Illustration: Owen Smith
THERE’S A FINE LINE between self-employed and out of work, and there have been times I wasn’t sure which side of the line I was on. My career — as a freelance design writer, mostly — has had its ups and downs. I’ve had few day jobs, most recently from 2000 to 2003 as editor-in-chief of Modernism Magazine, a quarterly about 20th century design. For the most part, I’ve been freelance, a word I always thought had exhilarating connotations, but which many people seem to regard as a half-step up from the gutter.
I’ve had long-running regular columns in The New York Times ‘Styles’ section (“Foraging,” about off-beat shopping), Metropolitan Home magazine (“America the Collectible”), and hundreds upon hundreds of articles published in shelter and travel magazines and various national newspapers. Still, I occasionally get, “Are you on staff somewhere these days, or are you still…<sniff>… freelance?”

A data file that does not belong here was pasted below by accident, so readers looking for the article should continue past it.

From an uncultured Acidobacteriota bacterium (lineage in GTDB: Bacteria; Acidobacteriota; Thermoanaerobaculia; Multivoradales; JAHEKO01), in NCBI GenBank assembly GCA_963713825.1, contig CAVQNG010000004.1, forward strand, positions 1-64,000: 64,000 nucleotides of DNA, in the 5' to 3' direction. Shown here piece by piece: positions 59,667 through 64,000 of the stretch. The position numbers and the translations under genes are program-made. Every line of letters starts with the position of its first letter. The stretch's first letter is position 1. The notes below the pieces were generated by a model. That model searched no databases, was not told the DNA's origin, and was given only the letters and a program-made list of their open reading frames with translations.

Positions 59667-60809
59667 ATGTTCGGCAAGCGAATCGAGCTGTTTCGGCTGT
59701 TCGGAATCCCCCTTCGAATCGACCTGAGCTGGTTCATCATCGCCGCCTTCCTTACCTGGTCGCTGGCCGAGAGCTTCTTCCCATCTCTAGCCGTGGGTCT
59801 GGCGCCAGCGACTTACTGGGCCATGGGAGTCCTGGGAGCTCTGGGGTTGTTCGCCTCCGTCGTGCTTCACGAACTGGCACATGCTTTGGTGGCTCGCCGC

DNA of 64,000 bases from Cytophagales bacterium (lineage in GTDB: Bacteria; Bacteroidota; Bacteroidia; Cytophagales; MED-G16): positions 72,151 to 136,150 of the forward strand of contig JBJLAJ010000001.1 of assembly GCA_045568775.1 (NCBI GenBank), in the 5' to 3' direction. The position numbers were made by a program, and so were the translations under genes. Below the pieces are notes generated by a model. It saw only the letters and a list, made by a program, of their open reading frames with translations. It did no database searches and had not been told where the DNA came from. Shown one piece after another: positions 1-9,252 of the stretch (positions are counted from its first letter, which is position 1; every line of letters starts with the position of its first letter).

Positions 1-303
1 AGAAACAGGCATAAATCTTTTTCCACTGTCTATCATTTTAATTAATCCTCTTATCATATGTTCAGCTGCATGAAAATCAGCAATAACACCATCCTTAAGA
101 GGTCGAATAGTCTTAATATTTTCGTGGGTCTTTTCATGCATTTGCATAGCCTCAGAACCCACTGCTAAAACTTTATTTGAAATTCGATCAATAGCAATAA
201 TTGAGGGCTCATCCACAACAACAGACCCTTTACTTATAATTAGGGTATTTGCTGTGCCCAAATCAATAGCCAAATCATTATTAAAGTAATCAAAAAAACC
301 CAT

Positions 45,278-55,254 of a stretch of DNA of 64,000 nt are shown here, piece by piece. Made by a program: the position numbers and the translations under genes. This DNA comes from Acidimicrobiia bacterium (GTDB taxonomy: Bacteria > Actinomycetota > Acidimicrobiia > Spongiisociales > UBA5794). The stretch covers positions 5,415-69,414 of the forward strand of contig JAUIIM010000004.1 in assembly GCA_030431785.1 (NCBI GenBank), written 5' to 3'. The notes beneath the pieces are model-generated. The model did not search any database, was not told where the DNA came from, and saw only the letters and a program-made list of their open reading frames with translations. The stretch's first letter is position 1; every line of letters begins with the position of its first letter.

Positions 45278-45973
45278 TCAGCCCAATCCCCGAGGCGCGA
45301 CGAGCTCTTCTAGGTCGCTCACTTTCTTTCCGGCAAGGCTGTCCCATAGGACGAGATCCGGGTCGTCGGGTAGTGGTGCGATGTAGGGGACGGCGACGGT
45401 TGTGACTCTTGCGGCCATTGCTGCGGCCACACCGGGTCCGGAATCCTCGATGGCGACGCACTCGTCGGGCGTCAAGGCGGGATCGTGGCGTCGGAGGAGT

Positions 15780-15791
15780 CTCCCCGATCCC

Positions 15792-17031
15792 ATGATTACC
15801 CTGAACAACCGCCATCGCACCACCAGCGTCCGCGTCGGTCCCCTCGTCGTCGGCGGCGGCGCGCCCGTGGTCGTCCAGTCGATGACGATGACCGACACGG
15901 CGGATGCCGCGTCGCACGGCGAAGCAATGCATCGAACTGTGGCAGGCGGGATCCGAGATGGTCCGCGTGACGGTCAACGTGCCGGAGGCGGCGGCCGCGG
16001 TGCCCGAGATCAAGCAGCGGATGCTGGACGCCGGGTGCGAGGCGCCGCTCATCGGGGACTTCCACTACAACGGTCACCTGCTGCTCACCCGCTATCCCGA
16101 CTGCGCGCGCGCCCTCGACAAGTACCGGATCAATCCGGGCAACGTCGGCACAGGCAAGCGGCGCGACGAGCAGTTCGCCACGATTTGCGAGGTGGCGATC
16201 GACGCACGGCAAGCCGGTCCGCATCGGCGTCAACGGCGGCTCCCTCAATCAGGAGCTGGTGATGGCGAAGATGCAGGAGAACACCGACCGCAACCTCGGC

Kristin Cardinale, the author of a new book, The 9 to 5 Cure, wants to scotch the word freelance altogether and replace it with “patchworking.” It means the same as freelancing — working for a variety of different clients — while conjuring up a bunch of old ladies sitting around making ugly quilts. I was so riled by this latest attempt to stigmatize a great word that I commented on a media website post about the new book:
I say, be PROUD to be freelance! It’s a great, swashbuckling word, originally used for knights who owed their fealty to no one lord (hence, the free lance). Let’s turn the ‘negative stigma’ into a positive, for godssakes. The picture you paint of cafe-sitting, game-playing, and desperate phone calls is not an accurate one. Freelancing is about freedom, and taking charge of your own career, not being chained to aggravation and office politics.
Lately, thanks to my income-producing property, I hustle less for writing work, and live at a more relaxed pace. I do enough writing to keep the brain from atrophying, and have plenty of time for leisurely walks and swims and lunches, and puttering in the garden (soon!) — a life more or less indistinguishable from a vacation.
And now I have a new word to describe my present career stage, and I’m growing to like the sound of it: semi-retirement.